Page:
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Author Topic: Would the castaways have written a diary of events?  (Read 21918 times)

Erik

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Re: Would the castaways have written a diary of events?
« Reply #15 on: December 18, 2011, 09:14:23 AM »

The "G" feature?  How about this...

Possibly a 'spill' from someone carrying a bunch of collected white rubble.  If someone was carrying a stash of white coral rubble (for whatever reason), then if the device they were using (bag, box, shirt, etc) to carry it ripped, broke open, lost balance, then the contents would 'spill' out creating the unusual pattern you see here.  If the person rotated, spun-around trying to avoid and catch the spill, then the pattern would take on a more spiral orbit such as seen with the "G".  The shape could very well have been any other elliptically based spiral orbit such an "S", an "O", a "C" or any other letter loosley resembling the shape of something spilling as you were turning to try and catch it.  Just so happens the "G" was what karma had for that particular spill.  The larger 'spot' within the shape of the "G" could simply be where the spill began or where it ended - causing a larger concentration of the contents to be there.

I doubt the "G" feature is anything done intentionally, but rather an accident (of sorts) from some other type of activity related to white rubble usage.

Which makes me want to think about the white arrowhead...
If in fact the arrowhead was a feature of very thin layer of white rubble, used to mark for aerial identification, then the thin color layer of 'white' would soon disappear to the sun and other elements, making it nearly un-identifiable years later.  Since the original layer of white rubble would have to be 'harvested' from another location such as the lagoon and/or beach, then it would also have to be carried from that location.  Thus, perhaps an explanation for the white "G" feature, from a spill while trying to create the arrowhead.  Aren't the 'trails' seen in some aerial photos and maps located in that general vicinity?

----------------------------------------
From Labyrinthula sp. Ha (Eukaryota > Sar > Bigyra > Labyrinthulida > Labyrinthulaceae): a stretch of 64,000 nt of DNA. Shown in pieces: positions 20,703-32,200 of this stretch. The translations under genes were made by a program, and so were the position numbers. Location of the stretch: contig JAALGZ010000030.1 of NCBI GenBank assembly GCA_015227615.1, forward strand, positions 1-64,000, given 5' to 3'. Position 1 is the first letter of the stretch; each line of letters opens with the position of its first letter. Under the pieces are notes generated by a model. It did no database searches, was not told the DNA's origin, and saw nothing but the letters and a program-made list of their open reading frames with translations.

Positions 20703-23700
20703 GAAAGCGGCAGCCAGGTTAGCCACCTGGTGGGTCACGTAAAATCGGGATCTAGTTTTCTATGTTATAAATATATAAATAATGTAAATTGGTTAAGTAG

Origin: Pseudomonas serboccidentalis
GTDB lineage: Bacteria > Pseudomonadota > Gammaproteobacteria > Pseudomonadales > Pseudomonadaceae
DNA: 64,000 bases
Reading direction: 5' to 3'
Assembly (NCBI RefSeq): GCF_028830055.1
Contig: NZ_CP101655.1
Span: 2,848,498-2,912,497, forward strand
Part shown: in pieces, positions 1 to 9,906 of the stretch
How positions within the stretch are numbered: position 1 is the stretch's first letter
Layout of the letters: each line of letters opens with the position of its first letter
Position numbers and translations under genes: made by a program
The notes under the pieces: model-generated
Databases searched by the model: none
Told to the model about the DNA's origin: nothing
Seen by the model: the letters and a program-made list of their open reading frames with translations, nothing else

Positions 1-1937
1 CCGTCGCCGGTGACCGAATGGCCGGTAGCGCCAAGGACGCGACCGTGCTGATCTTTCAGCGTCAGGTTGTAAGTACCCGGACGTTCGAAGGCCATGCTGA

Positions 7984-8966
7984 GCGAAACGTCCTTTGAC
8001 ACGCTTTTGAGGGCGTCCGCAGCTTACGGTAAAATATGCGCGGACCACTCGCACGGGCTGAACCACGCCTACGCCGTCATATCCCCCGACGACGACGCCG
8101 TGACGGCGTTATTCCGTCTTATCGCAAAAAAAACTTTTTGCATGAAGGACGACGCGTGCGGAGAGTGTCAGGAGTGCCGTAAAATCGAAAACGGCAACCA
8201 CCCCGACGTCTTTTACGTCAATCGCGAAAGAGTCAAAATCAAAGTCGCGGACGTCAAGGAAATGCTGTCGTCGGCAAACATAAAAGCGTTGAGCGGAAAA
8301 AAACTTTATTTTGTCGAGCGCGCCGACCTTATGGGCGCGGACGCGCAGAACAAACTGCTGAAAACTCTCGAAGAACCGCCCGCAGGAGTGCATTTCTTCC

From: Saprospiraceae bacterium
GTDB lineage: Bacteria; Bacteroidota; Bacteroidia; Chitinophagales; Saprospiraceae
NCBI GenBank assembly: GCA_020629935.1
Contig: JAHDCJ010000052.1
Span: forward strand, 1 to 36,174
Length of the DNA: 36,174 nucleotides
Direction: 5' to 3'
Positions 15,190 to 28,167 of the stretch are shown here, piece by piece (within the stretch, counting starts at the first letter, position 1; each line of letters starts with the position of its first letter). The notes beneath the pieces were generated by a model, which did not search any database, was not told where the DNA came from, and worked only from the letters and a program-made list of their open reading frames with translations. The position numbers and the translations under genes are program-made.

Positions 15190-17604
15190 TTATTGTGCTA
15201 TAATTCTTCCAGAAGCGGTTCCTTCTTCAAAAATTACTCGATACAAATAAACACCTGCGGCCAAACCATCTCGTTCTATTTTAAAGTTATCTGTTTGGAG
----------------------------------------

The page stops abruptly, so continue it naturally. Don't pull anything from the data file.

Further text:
Crazy thinking... possible explanation... thoughts?
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Irvine John Donald

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Re: Would the castaways have written a diary of events?
« Reply #16 on: December 18, 2011, 09:26:34 AM »

The "G" feature?  How about this...

Possibly a 'spill' from someone carrying a bunch of collected white rubble.  If someone was carrying a stash of white coral rubble (for whatever reason), then if the device they were using (bag, box, shirt, etc) to carry it ripped, broke open, lost balance, then the contents would 'spill' out creating the unusual pattern you see here.  If the person rotated, spun-around trying to avoid and catch the spill, then the pattern would take on a more spiral orbit such as seen with the "G".  The shape could very well have been any other elliptically based spiral orbit such an "S", an "O", a "C" or any other letter loosley resembling the shape of something spilling as you were turning to try and catch it.  Just so happens the "G" was what karma had for that particular spill.  The larger 'spot' within the shape of the "G" could simply be where the spill began or where it ended - causing a larger concentration of the contents to be there.

I doubt the "G" feature is anything done intentionally, but rather an accident (of sorts) from some other type of activity related to white rubble usage.

Which makes me want to think about the white arrowhead...
If in fact the arrowhead was a feature of very thin layer of white rubble, used to mark for aerial identification, then the thin color layer of 'white' would soon disappear to the sun and other elements, making it nearly un-identifiable years later.  Since the original layer of white rubble would have to be 'harvested' from another location such as the lagoon and/or beach, then it would also have to be carried from that location.  Thus, perhaps an explanation for the white "G" feature, from a spill while trying to create the arrowhead.  Aren't the 'trails' seen in some aerial photos and maps located in that general vicinity?

Crazy thinking... possible explanation... thoughts?